Emhoff to join Harrison for new chair’s first DNC fundraiser
Democratic National Committee Chair Jaime Harrison is hosting his first virtual fundraiser as the party’s leader next month, featuring second gentleman Doug Emhoff and two former presidential candidates.
Harrison — who broke Senate fundraising records last year during his unsuccessful race against Sen. Lindsay Graham (R-S.C.) — will host the virtual event on March 3, featuring Sens. Cory Booker and Amy Klobuchar alongside Emhoff, according to an invitation obtained first by POLITICO.
Ticket prices for the event range from $36,500 for hosts to $100 for young professionals and seniors. Host-level status includes a private virtual reception with Harrison and membership in the presidential partner level of the DNC’s national finance committee.
The DNC closed out the 2020 election cycle with about $75 million in the bank — an enormous sum for a once-beleaguered committee that was nearly broke at the end of the previous presidential election. That total nearly kept pace with the Republican National Committee, which had more than $80 million banked at the end of 2020.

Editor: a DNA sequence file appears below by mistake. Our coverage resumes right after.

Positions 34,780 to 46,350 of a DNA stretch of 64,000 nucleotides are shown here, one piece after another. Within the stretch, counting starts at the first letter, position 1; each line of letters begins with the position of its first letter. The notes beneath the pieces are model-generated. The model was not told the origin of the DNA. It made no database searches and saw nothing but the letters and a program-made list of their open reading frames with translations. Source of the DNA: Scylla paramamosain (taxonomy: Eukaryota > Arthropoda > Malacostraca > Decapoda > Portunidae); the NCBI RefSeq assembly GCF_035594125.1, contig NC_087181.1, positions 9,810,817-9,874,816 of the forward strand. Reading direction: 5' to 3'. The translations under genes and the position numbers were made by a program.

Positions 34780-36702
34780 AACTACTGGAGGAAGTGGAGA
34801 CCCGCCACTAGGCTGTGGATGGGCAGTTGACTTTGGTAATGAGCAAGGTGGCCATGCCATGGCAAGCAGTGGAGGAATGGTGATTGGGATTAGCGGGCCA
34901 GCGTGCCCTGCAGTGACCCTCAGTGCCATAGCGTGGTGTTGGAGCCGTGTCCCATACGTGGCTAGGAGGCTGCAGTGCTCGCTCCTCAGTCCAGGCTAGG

Throughout the Trump presidency, the DNC grew its small-dollar, online fundraising program, fueled by the anti-Trump fervor among donors that delivered record-breaking fundraising totals for Democrats up and down the ballot. In 2020, the committee received money from nearly 2 million individual donors, half of whom were new donors, while increasing its number of online contributors by 740 percent over 2016.
Virtual fundraisers became a staple of the 2020 election after the coronavirus pandemic brought in-person events to a halt. Cocktail hours and galas with high-dollar donors transitioned to Zoom meeting rooms, where both parties were still able to rake in huge sums of cash. In one week during the campaign last April, President Joe Biden participated in at least four virtual, high-dollar fundraisers with the lowest ticket price going for $1,000.
Harrison, a former South Carolina Democratic Party chair, is likely to keep up the steady money-raising pace after his own significant fundraising success. He took over the DNC in mid-January with Biden’s support. The committee announced a slate of communications hires this week, in addition to jump-starting its fundraising efforts.